I am a Postdoctoral Fellow in the African and African American Studies department at Washington University in St. Louis. My research interests include 20th & 21st century African American History with a focus on science, technology, and environmental studies. Specifically, my research entails a gendered, environmental study of the historic effects of the restrictive covenant, as well as its persistent afterlife. I uncover the “radical health politics” of early Black women writers, who by framing covenants as environmental hazards, challenged the racialized scientific ideologies underlying urban development which viewed the Black body as a contagion prone to spreading disease.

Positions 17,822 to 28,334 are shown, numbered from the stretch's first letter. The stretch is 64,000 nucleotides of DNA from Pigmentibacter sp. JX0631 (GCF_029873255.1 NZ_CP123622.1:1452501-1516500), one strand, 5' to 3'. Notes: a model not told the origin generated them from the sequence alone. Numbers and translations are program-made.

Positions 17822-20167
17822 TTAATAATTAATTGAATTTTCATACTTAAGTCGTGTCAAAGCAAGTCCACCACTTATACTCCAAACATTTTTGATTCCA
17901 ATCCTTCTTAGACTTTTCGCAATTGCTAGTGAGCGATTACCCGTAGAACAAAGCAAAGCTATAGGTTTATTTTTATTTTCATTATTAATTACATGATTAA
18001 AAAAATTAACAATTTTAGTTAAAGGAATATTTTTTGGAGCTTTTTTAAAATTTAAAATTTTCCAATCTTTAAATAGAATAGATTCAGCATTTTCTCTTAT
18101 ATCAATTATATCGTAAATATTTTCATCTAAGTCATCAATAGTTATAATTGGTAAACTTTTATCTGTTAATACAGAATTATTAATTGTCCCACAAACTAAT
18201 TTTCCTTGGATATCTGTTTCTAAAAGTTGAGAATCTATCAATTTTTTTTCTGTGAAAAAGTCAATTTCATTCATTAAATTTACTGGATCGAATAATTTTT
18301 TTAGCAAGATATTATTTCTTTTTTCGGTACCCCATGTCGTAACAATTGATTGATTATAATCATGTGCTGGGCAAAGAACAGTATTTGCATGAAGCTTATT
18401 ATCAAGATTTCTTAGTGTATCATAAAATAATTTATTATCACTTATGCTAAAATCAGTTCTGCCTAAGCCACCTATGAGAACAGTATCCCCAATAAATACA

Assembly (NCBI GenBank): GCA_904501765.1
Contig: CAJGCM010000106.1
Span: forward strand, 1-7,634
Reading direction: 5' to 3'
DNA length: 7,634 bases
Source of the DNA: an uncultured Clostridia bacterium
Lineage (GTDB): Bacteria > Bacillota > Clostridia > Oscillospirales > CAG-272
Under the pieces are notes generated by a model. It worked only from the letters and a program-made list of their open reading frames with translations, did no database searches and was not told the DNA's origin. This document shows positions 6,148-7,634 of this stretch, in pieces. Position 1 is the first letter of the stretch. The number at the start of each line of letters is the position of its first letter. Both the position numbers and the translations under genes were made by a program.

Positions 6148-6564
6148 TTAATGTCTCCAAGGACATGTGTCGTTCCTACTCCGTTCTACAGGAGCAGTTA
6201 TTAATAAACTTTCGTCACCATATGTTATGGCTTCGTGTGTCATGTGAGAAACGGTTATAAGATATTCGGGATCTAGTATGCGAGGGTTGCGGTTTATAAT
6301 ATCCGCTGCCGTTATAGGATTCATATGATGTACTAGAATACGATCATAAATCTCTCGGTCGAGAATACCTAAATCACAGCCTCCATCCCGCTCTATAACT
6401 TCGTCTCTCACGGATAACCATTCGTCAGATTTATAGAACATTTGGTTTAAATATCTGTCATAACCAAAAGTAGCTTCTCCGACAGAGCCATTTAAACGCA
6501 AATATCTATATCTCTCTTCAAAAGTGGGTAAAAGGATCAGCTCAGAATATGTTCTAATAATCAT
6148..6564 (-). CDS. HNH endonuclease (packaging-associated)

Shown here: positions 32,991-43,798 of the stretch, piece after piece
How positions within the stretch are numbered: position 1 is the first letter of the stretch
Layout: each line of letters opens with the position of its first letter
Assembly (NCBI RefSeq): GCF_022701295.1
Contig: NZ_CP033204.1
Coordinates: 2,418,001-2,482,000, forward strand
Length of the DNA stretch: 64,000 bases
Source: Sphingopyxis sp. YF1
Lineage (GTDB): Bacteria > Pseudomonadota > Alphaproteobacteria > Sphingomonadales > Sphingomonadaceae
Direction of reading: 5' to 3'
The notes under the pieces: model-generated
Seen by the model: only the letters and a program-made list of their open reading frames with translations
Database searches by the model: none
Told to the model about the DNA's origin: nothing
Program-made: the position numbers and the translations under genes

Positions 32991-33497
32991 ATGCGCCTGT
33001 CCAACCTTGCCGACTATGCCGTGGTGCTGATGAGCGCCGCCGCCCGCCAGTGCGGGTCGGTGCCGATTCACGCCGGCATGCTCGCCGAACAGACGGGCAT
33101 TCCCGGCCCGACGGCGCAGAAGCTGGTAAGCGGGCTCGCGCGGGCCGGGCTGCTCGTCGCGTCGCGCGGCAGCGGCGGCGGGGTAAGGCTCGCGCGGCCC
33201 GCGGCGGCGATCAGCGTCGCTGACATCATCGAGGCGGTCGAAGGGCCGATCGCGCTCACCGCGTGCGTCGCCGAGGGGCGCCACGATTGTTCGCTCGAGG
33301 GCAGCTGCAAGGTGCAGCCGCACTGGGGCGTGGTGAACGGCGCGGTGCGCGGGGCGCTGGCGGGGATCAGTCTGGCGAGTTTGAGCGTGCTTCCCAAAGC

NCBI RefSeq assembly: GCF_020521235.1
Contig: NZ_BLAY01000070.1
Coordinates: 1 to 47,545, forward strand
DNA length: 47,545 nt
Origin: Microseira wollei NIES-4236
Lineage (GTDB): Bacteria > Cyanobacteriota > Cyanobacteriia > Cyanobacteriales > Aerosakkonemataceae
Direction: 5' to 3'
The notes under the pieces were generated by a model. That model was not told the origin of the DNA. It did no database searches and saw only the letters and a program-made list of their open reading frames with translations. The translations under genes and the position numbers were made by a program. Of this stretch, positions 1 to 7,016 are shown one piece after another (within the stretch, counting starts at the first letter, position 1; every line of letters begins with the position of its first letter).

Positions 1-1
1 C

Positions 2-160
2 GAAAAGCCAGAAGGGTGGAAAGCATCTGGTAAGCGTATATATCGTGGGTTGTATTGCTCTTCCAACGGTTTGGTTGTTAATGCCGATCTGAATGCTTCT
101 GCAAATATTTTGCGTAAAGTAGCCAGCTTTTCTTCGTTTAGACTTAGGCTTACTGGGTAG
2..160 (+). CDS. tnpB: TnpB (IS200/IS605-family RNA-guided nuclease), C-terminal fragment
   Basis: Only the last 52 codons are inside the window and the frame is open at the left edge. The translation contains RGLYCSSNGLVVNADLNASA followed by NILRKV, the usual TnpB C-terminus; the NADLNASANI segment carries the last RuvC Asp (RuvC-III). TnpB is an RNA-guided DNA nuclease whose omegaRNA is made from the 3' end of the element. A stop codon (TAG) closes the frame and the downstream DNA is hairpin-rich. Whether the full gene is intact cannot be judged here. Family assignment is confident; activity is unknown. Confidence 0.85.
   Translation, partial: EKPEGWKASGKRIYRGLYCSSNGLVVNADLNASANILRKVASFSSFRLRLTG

As a former public policy associate, I seek to bridge the humanities with policy and public forms of digital scholarship as a way of bringing about housing and environmental security. As a result, my work is located at the intersections of the (digital) humanities, geography, law, health, and urban planning. I am invested in understanding how our nation's federal housing policies shape the quality of life and environments of people of color, as well as their access to transportation, jobs, education, technology, and clean air among other things. My work has been generously supported by the National Science Foundation, the Ford Foundation, the Mellon Foundation, the Social Science Research Council, and the Woodrow Wilson Foundation, among others.